The bus-stop in Bohri Kadal, Srinagar, is deserted and is often shelter to stray dogs escaping bone-chilling cold in Kashmir’s chillai kalan. Behind the stop, Suhail Ahmad Anchari, 25, is standing with two bunches of keys to his shop of dried vegetables or hokhe syun.
Diagonally raising his pheran, resting it in folds over his shoulder, he squats, puts down his kang’ir (fire-pot), and pulls the shutter upwards – making an unpleasant sound. Inside his shop, all one could see are small bags and plastic jars containing different kinds of hokhe syun and spices.
“I left my studies after high school and followed my uncle [Mohammad Abdullah Anchari] to this shop and started assisting him,” says Mr. Anchari. “I learnt this profession very soon and today I have the equal shares of this shop.”
During the winter season in Kashmir, the National Highway-44 often leads to nowhere as it remains blocked due to snowfall and landslides. So, to cope up with that, people of the vale prefer to buy and store hokhe syun.
From All’ee Haech’e (dried gourd), Haech Meeth (dried Kashmiri fenugreek), Gogji’e Haech’e (dried turnip) to Tamatar Haech’e (dried tomato) – Mr. Anchari sells different kinds of hokhe syun at his shop.
Srinagar’s old city, or downtown, is home to many shops similar to Mr. Anchari’s. But, owing to the nature of the neighbourhood, many shopkeepers have vacated it and started a different walk of life to meet the ends.
In recent past, downtown has been witness to several clashes between youth and government forces. During the last summer uprising, in 2016 – after the killing of a local militant commander, Burhan Wani – Abdul Rehman, a 50-year-old resident of Srinagar’s Lal Bazaar area had shut his dried vegetable shop near Jamia Masjid, Nowhatta.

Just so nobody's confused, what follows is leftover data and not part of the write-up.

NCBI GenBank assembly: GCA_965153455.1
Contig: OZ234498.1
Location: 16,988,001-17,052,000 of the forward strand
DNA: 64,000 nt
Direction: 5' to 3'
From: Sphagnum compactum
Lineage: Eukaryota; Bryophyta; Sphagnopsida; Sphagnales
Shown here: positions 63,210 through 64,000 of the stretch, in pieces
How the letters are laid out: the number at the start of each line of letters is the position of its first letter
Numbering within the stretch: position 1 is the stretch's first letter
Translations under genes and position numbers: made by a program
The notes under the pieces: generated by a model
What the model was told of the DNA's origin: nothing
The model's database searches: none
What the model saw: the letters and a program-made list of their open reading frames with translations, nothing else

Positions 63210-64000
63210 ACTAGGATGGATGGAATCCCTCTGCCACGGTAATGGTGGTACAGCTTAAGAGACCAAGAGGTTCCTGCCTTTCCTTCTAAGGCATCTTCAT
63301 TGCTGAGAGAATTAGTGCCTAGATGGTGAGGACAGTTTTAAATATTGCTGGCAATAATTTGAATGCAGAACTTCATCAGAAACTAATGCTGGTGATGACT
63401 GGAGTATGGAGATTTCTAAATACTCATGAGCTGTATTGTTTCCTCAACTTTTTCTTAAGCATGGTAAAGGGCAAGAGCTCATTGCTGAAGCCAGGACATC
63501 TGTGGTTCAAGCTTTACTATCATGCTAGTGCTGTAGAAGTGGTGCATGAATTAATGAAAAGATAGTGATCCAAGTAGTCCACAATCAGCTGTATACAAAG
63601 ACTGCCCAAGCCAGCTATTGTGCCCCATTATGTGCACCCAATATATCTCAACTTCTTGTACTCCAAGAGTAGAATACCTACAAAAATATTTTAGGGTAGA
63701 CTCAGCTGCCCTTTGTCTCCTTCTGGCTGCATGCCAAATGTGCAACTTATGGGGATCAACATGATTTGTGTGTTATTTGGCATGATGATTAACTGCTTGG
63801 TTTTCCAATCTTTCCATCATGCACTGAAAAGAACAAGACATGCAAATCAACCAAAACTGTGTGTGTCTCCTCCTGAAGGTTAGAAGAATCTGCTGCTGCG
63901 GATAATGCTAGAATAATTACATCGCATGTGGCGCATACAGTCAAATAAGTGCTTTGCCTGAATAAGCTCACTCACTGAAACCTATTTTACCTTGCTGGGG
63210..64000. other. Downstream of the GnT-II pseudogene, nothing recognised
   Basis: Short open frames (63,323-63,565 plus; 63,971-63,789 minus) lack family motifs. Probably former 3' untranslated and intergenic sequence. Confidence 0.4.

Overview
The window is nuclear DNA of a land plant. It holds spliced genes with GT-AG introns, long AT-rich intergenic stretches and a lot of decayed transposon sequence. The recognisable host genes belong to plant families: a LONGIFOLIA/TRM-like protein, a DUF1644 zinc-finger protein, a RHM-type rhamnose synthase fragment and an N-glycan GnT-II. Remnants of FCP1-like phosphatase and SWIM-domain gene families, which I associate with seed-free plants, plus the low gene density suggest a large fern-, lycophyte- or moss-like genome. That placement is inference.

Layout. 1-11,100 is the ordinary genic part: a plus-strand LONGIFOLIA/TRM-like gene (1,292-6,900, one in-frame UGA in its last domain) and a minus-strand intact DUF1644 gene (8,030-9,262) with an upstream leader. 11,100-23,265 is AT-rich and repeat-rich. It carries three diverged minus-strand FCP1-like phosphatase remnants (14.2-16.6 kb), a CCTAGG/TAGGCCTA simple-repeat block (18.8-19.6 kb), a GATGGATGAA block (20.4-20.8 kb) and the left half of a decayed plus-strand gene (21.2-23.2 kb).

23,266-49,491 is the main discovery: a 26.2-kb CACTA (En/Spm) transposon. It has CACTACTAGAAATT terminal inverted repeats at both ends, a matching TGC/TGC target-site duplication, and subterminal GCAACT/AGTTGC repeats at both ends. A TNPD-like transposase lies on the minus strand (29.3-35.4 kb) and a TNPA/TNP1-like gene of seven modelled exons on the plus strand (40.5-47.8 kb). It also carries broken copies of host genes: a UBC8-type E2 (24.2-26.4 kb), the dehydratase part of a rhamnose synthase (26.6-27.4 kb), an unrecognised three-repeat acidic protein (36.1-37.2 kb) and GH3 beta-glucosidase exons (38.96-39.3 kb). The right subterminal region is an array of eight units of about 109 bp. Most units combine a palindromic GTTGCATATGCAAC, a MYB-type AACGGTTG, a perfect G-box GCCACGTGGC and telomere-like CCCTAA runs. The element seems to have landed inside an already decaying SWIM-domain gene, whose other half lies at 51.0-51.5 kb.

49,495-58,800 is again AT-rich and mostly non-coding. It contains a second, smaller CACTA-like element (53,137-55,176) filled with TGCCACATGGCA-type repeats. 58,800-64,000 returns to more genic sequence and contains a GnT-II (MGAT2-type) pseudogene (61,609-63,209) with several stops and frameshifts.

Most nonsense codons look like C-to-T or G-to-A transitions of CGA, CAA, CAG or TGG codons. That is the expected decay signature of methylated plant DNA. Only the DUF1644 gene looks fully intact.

“I was forced to become a labourer because the protests affected my business,” says Mr. Rahman.
But Mr. Anchari, a resident of Khojeyaarbal, Rainawari has settled down happily with his profession in the last seven years. During mid-summer every year, Mr. Anchari would visit different villages across Kashmir with his uncle, to register pre-orders aiming at selling them later at his shop.
On the walls inside his shop, two private bank-sponsored calendars hang with multiple dates encircled; apparently, the deadlines he missed in delivering the advance orders this season.
Mr. Anchari could neither contact his customers, nor heard from any of them; in August 2019, the central government stripped the region’s decades-old autonomy and put strict restrictions on civilian movement and communication lines.
For two months, he didn’t open his shop. “I had received a good number of orders last summer,” he recalls, looking at the calendar. “But, ninety per cent of the orders were cancelled [due to non-availability of communication services] in the clampdown.”
As the sun reaches above the head, Mr. Anchari finds himself selling dried vegetables inside small bags, spread across a plastic cradle. Many walk-by in a day, a few stop to enquire.
“I used to earn 25,000 [rupees] a month in summer, but I couldn’t even manage to earn 5,000 [rupees] in the last season,” he says, assembling the bags. “My shop remained closed for four months, and most of my dried vegetables were eventually eaten by rats.”
Walking a few meters from the shop, at Zaina Kadal Bridge, smoking a cigarette, an old man is reminded of his wife’s dry gogje aar (dried turnip). He profoundly reminisces how his wife would interlace small pieces of turnip with thread in a circle and hang it on the wall outside his home.
“After her death, I can neither see her nor the gogje aar hanging on the walls of the houses anywhere,” he says, explaining the discontent of younger generation towards traditional winter food. “Our tradition is dying with old people.”
Bhat Burhan is a Multimedia Reporter at The Kashmir Walla.
The photo-essay was published in our 3– 9 February 2020 print edition.